There are many things that should be considered carefully in deciding to become parents, and even more to examine if you choose to parent through adoption. I wish more parents of all sorts would do that soul searching and research. I believe the first task of parenthood is to put your child’s best interest before your own wants and desires. That doesn’t just start when the child is sleeping under your roof, either. I hate to see open adoption bandied about as something evil that justifies the decision to adopt from another country, based on horror stories and anecdotal experiences. It speaks to a decision made without due consideration, or at least gives the impression that a decision was made without due consideration. I’d like to think this was an erroneous impression created by cursory editing. . . but it probably wasn’t.

  6. It is sad… I don’t know why APs like this never cease to amaze me. My husband and I are APs with three bio sons and a daughter from China. But our reasons, our whole approach to adoption is so completely different than those of so many vocal APs. Every time I read something like this, I can’t believe it…Perhaps it’s time to get a bit more vocal myself.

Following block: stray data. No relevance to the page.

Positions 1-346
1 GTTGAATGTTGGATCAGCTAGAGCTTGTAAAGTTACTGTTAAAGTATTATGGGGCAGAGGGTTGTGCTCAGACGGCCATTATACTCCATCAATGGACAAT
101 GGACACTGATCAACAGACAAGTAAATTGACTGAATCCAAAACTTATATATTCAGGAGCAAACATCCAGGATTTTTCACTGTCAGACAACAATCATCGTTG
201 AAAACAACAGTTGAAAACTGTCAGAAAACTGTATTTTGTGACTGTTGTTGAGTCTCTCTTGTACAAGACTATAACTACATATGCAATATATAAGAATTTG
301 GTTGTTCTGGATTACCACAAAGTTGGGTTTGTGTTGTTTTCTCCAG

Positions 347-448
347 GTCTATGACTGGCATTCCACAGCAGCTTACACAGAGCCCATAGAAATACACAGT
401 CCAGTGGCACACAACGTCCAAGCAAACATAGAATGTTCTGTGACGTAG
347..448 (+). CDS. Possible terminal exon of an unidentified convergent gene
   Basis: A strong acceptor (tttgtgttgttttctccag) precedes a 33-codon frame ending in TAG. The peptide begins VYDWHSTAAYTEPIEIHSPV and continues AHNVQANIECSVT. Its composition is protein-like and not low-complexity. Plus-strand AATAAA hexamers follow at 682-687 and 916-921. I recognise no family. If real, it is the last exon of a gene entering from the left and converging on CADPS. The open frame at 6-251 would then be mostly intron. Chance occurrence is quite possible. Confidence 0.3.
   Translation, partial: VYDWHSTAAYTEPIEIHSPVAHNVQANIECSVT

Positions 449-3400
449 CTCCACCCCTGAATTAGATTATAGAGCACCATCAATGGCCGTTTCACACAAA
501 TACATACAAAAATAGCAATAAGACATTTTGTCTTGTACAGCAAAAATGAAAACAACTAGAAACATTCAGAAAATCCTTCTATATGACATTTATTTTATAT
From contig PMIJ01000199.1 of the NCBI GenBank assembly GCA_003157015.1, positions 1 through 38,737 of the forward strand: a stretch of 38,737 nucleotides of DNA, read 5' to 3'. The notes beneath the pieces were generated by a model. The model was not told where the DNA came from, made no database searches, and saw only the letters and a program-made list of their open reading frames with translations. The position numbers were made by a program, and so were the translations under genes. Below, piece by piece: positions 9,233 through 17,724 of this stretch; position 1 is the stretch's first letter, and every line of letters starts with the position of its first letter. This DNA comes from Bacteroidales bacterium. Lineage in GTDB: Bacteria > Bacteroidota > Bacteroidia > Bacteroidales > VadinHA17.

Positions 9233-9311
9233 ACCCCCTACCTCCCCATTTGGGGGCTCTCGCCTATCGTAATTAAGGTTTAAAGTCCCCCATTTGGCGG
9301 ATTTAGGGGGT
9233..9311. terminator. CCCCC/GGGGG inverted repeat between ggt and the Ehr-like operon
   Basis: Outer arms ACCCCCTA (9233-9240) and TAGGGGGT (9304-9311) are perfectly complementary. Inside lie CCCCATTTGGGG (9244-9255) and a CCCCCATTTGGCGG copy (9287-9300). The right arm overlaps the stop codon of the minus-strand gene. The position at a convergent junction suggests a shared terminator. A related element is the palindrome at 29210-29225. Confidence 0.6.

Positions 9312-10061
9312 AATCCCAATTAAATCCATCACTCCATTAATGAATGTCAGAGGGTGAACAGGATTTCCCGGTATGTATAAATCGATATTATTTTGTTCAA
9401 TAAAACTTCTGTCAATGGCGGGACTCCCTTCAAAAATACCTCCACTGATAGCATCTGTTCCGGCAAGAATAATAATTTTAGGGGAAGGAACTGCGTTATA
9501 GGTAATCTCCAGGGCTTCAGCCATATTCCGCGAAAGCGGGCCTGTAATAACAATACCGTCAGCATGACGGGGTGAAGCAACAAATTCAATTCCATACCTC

7. In Canada, we have universal health care-you can take what the government pays for or you can exit stage right to the US where there are more choices, better facilities and a different attitude from health care providers. I confess that I chose China vs. domestic adoption because I didn’t feel that domestic adoption respected my family or worked to protect our rights as adoptive parents. The huge number of families flocking overseas is not an “industry”, its a backlash against our laws.
    I feel alot differently now that I know my daughters and have shared their losses with them. I would trade anything to be able to undo the tragedies that have occurred in their short lives, I recognize that I AM one of the tragedies.
    If I raise my daughters to be strong, independent young women who can make decisions for themselves, my goal will have been achieved. If at the end of it all they decide they are bitter and hate my guts for contributing to “adoption industry”, so be it.

  8. I hope you had a wonderful holiday.
    Thanks for posting the link to the Post article, and to this comment. I got a couple of emails from outraged parents who said much the same thing as this commenter.
    What surprised me most of all – although I shouldn’t have been surprised, I guess – is how entitled the parents who wrote the emails were. Both raised many points indicating why it wasn’t possible for them to adopt white infants or black children, and both clearly believed that it was their RIGHT to adopt.